On a brisk, 41 degree morning, the streets leading up to General Motors Co.’s Lansing Delta Township Assembly are barren.
More than a month into the United Auto Workers strike against GM, the trucks and cars that ferry workers and parts to and from the sprawling car plant are gone. Instead, striking workers are stationed at the main intersections near the plant, raising their picket signs.
The UAW GM National Council is scheduled to vote Thursday on a tentative deal that would end the strike, the union said today.
With so many employees out of commission for the time being, GM and its employees are taking a hit. But, they are not the only ones who are negatively affected by the strike.
Some of these workers say the strike is forcing them to make tough spending decisions that could affect local businesses. Striking UAW members have received $250 a week in strike assistance pay since the second week of the strike. That amount was raised to $275 starting Oct. 13.
“I mean, imagine how much we buy every day,” said Brian Porter, a material handler in the Delta Township plant for General Motors. “Every day we usually spend money, but now, with thousands of plant workers not getting paid, and our suppliers then not making money, no one is spending money. People aren’t spending $100 on gas every week or going out to eat if they aren’t getting paid. So that has a huge affect on even just the businesses down the street from the plant.”
Porter has worked for GM for 21 years. As a member of the labor union, he is required to picket once a week while the strike lasts. Porter said one of the main issues in the strike for him is equity for temporary workers in the plant.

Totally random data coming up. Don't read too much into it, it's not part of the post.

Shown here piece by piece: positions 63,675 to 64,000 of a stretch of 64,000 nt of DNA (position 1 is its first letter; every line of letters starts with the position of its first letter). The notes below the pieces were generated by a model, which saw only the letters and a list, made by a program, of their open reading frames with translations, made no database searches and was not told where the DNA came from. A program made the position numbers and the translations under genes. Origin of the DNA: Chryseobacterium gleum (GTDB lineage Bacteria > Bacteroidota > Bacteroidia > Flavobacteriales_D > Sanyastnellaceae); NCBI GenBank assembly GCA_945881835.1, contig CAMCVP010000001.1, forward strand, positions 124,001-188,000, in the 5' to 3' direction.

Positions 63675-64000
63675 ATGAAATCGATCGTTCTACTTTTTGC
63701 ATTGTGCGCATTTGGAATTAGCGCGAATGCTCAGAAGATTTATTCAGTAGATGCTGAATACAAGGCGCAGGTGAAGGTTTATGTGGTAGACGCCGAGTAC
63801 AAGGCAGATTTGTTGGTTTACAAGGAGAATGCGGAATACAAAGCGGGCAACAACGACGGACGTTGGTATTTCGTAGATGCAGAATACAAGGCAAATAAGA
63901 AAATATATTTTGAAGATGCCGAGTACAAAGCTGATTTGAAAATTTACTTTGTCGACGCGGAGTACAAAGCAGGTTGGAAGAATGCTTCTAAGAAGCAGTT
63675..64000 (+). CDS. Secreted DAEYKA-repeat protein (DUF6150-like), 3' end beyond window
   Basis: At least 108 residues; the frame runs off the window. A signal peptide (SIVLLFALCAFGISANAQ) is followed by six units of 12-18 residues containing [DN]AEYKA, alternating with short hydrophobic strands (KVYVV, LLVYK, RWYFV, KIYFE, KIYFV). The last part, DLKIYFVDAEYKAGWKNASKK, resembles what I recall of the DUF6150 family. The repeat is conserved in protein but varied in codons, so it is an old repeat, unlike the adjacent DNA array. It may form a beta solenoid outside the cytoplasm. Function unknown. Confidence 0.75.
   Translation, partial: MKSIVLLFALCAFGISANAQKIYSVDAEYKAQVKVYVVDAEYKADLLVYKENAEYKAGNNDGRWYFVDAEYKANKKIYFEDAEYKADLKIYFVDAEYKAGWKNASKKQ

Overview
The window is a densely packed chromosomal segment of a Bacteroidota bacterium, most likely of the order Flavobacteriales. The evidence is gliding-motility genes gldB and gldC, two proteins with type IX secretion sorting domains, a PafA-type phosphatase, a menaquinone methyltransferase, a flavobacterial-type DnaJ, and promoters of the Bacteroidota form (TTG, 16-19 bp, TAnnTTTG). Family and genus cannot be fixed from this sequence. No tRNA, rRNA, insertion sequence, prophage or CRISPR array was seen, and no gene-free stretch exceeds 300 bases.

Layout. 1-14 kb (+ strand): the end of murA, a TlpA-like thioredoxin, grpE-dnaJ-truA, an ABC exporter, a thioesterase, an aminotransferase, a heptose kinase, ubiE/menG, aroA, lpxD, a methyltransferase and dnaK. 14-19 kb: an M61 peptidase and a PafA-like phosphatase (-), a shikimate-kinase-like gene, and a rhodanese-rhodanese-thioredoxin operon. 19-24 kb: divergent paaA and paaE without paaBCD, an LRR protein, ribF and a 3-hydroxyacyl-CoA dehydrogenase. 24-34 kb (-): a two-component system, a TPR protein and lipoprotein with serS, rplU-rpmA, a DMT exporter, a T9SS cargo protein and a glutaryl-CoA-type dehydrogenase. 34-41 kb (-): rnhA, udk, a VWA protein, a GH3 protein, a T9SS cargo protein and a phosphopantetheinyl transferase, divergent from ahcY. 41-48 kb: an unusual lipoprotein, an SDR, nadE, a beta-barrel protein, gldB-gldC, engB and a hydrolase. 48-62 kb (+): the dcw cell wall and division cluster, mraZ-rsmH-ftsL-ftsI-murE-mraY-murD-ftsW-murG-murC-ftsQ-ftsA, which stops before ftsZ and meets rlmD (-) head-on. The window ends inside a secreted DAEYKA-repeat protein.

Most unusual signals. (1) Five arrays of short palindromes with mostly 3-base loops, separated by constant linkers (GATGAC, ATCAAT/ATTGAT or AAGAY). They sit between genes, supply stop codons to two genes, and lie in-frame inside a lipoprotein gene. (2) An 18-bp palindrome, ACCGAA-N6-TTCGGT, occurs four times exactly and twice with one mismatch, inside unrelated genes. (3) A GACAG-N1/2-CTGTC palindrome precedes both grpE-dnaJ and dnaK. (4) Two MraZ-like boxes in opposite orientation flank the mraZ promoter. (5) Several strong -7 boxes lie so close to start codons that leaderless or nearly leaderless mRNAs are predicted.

GM and other automakers employ temporary workers at lower wages and benefits than its full-time plant workers.
“Say you and I work the same job, but I make $30 an hour but you’re a temporary worker so you make $15 an hour,” Porter said. “We come into work at the same time, do the same job and if there’s overtime, they’re probably going to let me go home and make you stay. And you don’t get any benefits even though you’ve been working in the plant for three, four years because they won’t actually hire you. That’s not fair and that’s not right, and that’s really what we are fighting for — we want everyone to be treated equal.”
GM quality worker Kathy Berry is also feeling the reality of not working every day.
“(My daughter) Kellie and I went shopping yesterday and we found ourselves saying ‘Yeah, if I wasn’t on strike, I’d buy that,’” Berry said. “I mean, we definitely are looking at our bank accounts and not knowing how long we are gonna be out. We’ve got to start waiting for Christmas, you know.”
Berry’s daughter, Kellie Bowden, works in the Delta Township plant in the same position as her mother in quality assurance. She and her family are trying to save money h by not going out to eat as much and not going to the store unless it is necessary. When she has gone out in the past several weeks, she noticed that it isn’t the same sort of clientele that the small businesses normally have, and it is impacting the community.
“As a union member, we’re not here for ourselves — we wish everyone could be union members,” Bowden said. “It’s not that we are greedy, overpaid people, we just understand the value of hard work, and that everyone deserves to be compensated for their work. Hopefully this impacts the community enough to know that this is how we feel, we’re not just in it for ourselves.”
Berry said she is grateful to the community for supporting union members.
“We have had wonderful community support, several different restaurants have offered different discounts,” Berry said. “It feels good to know that people appreciate that we are out here fighting for everybody, not just us. “We just hope it’s over soon.”